ASP.NET Tutorial

Creating an empty asp.net webproject
web.config
connect asp.net to database
display query results (simple)
display query results (fancy)
Cascading Style Sheets (css)
output images to website
Output images to website (optimized)

Creating an empty asp.net webproject

Run visual studio 2008, go to 'file/new/project' and select 'ASP.NET Empty Web Application'. Running this project will open your default browser and show a directory listing of your project.

asp.net create new project asp.net select new asp-project

To add a default (empty) page, in the 'solution explorer' right-click and select 'add/new item'. Select an "Web Form", name it "default.aspx" and click on add. Now running your project notice your browser redirects you to the '/default.aspx'-page - which is still empty.

asp.net add new item asp.net create new webform

web.config

Now let's take a look at the web.config. In the solution explorer double-click on the 'web.config' to open it and add the statement as marked below. asp.net web.config

Now it would be nice if we could get this string from within the asp-page. In the solution explorer find the 'default.aspx' entry and open it. It will show two subfiles, being 'default.aspx.cs' and 'default.aspx.designer.cs'. Open the default.aspx.cs and you will see a method called Page_Load(...). Add the code as displayed in the below screenshot. You can just copy the two lines in the function and right-click on 'SqlConnection' and 'Resolve Dependency' - do the same for ConfigurationManager (it will then automatically update the 'using' statements at the top as necessary).

using System;
using System.Collections.Generic;
using System.Linq;
using System.Web
using System.Web.UI;
using System.Web.UI.WebControls;
using System.Data.SqlClient;
using System.Configuration;
namespace webapp
{
  public partical class _default : System.Web.UI.Page
  {
    protected void Page_Load (object sender, EventArgs e)
    {
      SqlConnection conn = new SqlConnection (
        ConfigurationManager.ConnectionString["logsConnectionString"].ToString());
      int breakhere = 1; // dummy-line, so we can easily put a breakpoint
    }
  }
}
Now put a breakpoint on the line "int breakpoint = 1" and run your application. In the watch-window, verify that the string you entered into the web.config previosuly is correctly retrieved.

connect asp.net to database

The web.config now contains a reference to the database 'webdb' - which we didn't create yet. Make sure sql-express with management tools (free download) is installed and configured and run 'sql server management tools'. In the connection explorer, right-click on 'databases' and create a new database named 'webdb' (leave all other options to default) and add a new table into the database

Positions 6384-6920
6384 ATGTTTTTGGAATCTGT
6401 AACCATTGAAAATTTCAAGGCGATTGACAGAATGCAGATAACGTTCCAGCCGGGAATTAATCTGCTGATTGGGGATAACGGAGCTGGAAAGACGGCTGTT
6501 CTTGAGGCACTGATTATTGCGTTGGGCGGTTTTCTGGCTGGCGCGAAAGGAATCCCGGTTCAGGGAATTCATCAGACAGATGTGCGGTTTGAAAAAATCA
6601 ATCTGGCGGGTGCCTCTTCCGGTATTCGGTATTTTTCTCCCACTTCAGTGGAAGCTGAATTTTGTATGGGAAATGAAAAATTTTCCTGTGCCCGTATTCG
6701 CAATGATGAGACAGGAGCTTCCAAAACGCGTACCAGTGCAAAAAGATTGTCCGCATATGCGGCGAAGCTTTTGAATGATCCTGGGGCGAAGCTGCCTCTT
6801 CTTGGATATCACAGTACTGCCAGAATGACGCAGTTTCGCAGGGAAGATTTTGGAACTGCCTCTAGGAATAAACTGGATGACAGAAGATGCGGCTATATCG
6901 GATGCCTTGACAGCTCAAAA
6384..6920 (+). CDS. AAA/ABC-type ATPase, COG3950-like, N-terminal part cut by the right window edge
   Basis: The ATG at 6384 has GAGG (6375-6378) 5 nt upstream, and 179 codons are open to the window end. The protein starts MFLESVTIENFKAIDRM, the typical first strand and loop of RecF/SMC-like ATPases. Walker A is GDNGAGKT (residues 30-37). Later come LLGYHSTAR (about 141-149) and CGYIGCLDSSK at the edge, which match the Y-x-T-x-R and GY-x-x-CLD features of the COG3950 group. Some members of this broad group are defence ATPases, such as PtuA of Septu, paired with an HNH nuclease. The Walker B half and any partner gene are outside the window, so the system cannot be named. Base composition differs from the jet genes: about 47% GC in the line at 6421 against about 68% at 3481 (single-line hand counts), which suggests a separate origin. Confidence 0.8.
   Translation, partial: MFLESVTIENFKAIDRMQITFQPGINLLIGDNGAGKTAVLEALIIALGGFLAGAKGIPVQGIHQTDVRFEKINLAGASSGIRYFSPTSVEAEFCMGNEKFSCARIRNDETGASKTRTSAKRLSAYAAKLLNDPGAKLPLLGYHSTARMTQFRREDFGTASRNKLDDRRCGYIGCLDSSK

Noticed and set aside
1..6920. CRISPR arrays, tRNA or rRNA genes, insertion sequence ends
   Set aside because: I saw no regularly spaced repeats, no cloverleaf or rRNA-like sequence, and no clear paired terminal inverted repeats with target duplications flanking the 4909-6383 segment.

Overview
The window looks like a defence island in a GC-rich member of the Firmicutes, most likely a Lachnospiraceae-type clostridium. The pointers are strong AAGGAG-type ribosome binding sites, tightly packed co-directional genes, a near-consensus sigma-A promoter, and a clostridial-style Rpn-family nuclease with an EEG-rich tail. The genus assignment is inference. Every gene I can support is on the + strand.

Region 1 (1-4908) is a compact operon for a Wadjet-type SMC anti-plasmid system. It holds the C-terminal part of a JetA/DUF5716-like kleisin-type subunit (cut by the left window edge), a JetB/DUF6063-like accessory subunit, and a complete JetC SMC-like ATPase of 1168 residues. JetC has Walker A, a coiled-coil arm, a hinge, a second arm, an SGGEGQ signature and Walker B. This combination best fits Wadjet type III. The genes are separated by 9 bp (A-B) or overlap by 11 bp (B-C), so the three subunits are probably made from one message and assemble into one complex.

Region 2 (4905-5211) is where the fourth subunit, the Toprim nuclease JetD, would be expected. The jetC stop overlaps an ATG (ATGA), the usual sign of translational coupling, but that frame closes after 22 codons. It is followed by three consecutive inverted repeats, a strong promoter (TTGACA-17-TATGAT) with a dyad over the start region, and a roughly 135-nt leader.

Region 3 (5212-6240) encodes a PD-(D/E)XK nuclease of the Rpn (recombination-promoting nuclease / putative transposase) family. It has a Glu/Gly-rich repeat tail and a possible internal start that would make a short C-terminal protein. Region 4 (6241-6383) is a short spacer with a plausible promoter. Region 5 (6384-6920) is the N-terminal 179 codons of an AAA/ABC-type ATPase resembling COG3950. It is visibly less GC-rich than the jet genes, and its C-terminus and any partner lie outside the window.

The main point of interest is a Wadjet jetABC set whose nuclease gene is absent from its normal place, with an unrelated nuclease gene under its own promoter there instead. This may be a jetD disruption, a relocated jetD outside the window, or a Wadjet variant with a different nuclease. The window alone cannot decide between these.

• open it and right-click on 'tables' in the 'webdb' database
  • add two columns
    • id, type=integer, don't allow 'null'
    • log, type=text, don't allow 'null'
  • Change the table name to 'logs'
  • right-click on the new 'logs' table and select 'edit top 200 rows'
  • add a few rows with dummy-data, which we can use for testing


asp.net create database table asp.net create database column

Now we want to access this database from within our Page_Load-method. Change the code look in the below screenshot:

asp.net database query

We open an SqlConnection to the database specified in the web.config. Then we create a query to select 'everything' from the logs-table. Then we loop through all resulting entries. These should match with the dummy-values you entered previously in the database.

Display query results (simple)


The next step is to display the query results in the webpage. We will create a new method (which is called automatically) and move the code we have so far from Page_Load into Render, as seen below in the screenshot. We also add a "write.Write" call which generates text for the webpage

asp.net render page
And running it, will look like this:

asp.net render output

Display query results (fancy)


We can make it look a bit more fancy by generating a table with the table-tags

asp.net render output

And running it, will look like this:
asp.net render output

Cascading Stylesheets (css)


Now instead of hardcoding everything, we can use stylesheets (css). Open the file default.aspx. Add the block as shown below in the screenshot.

asp.net render output
Notice the ".d" and ".detail" in the style-definitions, and how to use it in the code-part of the project.

asp.net read database

Output images to website


Find a nice icon (for example on google images) and copy it to your project directory. Add the following stylesheet definition to the default.aspx:

asp.net css
and change the Render-code like below

asp.net css

asp.net css

Output images to website (optimized)


If you use an image multiple times, it will be fetched multiple times from the server. Imagine a large database table where you have a limited amount of images, but many entries. Loading such a page will be slow.

We can use a small trick: We add all images into one large image, and use offsets to render the correct one. This can drastically speed up your page loading-time.
<!-- trick: shift "to the right", so that the image is at 0,0 and 
     then draw & clip to 'w/h' pixels (no-repeat) -->
td.NORMAL{background: url(/icons.png) no-repeat; background-position: 0px 0px; padding:0; margin:0;width:26px; height:26px; }
td.ERROR{background: url(/icons.png) no-repeat; background-position: -26px 0px; padding:0; margin:0;width:26px; height:26px; }
td.EXCEPTION{background: url(/icons.png) no-repeat; background-position: -26px 0px; padding:0; margin:0;width:26px; height:26px; }

<!-- display like this: -->
<table><tr><td class="ERROR"/></tr></table>
JSN Teki template designed by JoomlaShine.com